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Title: Pre-Columbian land use and its modern legacy in the Purus-Madeira Interfluve, Central Amazonia
Author: Gonda, R.
ISNI:       0000 0004 7969 5668
Awarding Body: University of Exeter
Current Institution: University of Exeter
Date of Award: 2019
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To combat environmental degradation and change, it is imperative that the rainforests are protected and sustainable land use practices are developed in Amazonia. A better understanding of the role of humans in shaping Amazonian environments and the extent to which the forests have been resilient to anthropogenic disturbance is critical to determining the current state of these ecosystems. This research provides the first reconstruction of late pre-Columbian to early post-Columbian land use and its environmental legacy in the Purus-Madeira Interfluve, Central Amazonia. Soil profile samples were collected across a transect approximately 600 km in length between Manaus and Humaitá, covering a large ecological gradient from dense canopy forests to open canopy forests, as well as dry, upland areas (terra firme) and small riverine settings. Archaeobotanical phytolith and terrestrial palaeoecological samples were analysed from four contexts: (i) primary forests; (ii) oligarchic forests dominated by economically useful trees in the terra firme rainforest on natural soils; (iii) an anthropogenic forest with Brazil nut trees on anthropogenic soil; and (iv) a previously undocumented archaeological site next to the Brazil nut stand. The outcome of this study provides evidence that the extent of the preColumbian environmental impact was larger than previously thought, and this shows that humans managed these forests in various ways to varying intensities. The data, therefore, helps to identify the long-term role of human-environment interactions in Central Amazonia and provides valuable information for future environmental and land use regulation policies.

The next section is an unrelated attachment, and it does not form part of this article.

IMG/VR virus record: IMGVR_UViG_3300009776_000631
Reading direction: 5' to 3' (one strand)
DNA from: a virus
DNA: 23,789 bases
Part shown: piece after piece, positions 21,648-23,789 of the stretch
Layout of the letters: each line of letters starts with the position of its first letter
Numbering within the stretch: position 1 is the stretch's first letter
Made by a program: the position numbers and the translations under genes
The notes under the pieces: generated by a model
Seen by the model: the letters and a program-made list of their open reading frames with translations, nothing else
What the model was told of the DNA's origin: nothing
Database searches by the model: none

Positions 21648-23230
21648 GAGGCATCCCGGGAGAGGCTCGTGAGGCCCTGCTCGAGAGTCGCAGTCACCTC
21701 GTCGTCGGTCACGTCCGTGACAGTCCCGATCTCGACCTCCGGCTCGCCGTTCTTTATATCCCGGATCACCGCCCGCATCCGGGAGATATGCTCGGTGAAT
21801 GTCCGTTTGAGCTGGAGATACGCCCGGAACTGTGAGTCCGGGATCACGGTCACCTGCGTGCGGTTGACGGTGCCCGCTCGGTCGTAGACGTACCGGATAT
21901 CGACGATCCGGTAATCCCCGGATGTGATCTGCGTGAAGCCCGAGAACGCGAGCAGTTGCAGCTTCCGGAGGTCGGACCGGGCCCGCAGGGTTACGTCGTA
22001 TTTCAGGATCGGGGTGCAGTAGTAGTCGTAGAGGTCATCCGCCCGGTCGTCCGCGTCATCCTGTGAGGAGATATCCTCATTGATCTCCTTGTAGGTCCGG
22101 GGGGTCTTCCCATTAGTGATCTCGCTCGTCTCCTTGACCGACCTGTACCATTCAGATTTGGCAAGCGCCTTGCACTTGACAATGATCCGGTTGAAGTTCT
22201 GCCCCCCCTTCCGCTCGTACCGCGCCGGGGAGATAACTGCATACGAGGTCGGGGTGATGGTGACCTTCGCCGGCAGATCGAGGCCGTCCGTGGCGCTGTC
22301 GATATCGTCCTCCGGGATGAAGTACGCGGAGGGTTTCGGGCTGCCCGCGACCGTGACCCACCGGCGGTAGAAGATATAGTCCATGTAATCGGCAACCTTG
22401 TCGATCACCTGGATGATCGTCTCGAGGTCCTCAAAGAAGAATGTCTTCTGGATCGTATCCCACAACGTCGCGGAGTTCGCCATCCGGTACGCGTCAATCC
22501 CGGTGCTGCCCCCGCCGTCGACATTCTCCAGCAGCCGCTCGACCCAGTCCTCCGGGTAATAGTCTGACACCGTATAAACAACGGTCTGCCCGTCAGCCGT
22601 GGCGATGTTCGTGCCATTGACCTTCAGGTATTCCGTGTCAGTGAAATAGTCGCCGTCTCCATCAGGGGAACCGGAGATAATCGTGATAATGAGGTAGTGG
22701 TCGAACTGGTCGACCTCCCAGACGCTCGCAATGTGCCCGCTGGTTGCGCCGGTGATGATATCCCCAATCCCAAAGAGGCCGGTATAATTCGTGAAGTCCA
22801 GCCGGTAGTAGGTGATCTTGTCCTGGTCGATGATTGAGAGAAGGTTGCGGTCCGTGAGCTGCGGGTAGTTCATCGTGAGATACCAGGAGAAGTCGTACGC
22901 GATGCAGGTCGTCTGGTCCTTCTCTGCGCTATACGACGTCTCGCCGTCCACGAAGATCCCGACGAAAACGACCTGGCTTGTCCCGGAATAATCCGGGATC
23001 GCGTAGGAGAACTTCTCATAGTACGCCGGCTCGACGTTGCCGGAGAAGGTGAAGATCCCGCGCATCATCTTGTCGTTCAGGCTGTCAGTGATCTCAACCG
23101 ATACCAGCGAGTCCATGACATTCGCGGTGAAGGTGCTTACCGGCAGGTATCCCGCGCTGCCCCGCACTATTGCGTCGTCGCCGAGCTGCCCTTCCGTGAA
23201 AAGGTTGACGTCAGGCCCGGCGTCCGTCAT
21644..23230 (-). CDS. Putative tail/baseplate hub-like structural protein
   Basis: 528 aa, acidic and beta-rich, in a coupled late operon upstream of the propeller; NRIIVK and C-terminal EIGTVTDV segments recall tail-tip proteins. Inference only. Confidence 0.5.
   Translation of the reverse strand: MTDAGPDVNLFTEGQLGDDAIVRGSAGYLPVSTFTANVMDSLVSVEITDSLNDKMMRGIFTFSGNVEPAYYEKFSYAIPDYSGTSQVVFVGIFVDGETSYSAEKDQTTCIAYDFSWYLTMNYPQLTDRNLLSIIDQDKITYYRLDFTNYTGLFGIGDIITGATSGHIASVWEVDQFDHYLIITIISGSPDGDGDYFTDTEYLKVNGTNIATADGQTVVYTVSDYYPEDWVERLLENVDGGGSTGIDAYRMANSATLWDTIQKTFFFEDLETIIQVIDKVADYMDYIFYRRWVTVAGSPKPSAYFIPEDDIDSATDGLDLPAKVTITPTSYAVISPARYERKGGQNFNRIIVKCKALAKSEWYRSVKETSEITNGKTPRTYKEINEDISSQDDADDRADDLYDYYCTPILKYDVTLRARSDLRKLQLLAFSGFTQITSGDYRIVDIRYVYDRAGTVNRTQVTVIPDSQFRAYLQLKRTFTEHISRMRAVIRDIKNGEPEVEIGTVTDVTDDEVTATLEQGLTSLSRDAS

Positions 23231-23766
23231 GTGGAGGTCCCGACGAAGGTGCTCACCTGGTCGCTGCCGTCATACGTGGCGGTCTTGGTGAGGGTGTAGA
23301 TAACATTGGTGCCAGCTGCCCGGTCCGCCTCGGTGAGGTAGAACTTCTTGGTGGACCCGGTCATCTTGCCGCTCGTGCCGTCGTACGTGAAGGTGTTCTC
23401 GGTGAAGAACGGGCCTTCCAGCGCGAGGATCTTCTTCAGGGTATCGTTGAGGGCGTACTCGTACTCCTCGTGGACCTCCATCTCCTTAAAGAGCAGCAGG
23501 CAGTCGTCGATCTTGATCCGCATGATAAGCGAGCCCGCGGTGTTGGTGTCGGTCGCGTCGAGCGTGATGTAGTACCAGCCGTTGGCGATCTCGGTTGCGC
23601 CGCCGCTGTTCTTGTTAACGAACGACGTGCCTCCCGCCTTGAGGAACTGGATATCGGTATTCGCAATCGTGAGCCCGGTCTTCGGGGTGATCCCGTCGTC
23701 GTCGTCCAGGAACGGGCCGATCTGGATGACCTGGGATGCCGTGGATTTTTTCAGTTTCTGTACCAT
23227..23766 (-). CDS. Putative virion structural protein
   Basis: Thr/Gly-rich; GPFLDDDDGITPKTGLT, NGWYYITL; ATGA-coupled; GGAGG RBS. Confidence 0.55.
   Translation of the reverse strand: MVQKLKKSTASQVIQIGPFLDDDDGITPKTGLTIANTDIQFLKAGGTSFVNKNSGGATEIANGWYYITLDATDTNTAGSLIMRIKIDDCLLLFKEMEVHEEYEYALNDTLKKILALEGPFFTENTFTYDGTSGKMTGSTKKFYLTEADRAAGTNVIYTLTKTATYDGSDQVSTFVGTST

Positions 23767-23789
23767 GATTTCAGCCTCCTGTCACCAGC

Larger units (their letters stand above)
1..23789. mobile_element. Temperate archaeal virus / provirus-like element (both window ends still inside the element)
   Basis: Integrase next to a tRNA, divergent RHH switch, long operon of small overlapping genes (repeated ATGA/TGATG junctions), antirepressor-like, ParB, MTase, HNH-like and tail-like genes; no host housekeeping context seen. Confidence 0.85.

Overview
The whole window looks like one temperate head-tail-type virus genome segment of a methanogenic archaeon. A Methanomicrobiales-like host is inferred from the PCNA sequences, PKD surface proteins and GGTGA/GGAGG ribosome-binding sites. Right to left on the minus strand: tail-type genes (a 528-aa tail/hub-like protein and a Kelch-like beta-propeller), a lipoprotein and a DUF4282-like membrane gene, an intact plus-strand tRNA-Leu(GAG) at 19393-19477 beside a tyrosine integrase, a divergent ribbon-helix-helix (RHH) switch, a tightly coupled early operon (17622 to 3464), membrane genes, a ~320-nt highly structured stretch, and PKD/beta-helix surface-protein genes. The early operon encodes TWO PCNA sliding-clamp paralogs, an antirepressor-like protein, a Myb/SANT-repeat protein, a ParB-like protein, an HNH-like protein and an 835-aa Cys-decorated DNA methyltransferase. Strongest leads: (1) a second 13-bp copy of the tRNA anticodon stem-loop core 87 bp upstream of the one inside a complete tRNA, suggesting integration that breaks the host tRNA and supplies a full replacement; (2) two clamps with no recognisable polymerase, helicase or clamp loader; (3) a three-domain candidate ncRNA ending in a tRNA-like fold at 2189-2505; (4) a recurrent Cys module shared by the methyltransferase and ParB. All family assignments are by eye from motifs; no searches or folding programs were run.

Supervisor: Iriarte, J. ; Urrego, D. Sponsor: Not available
Qualification Name: Thesis (Ph.D.) Qualification Level: Doctoral
EThOS ID:  DOI: Not available
Keywords: phytolith ; archaeobotany ; Amazonia ; Amazon ; archaeology ; environment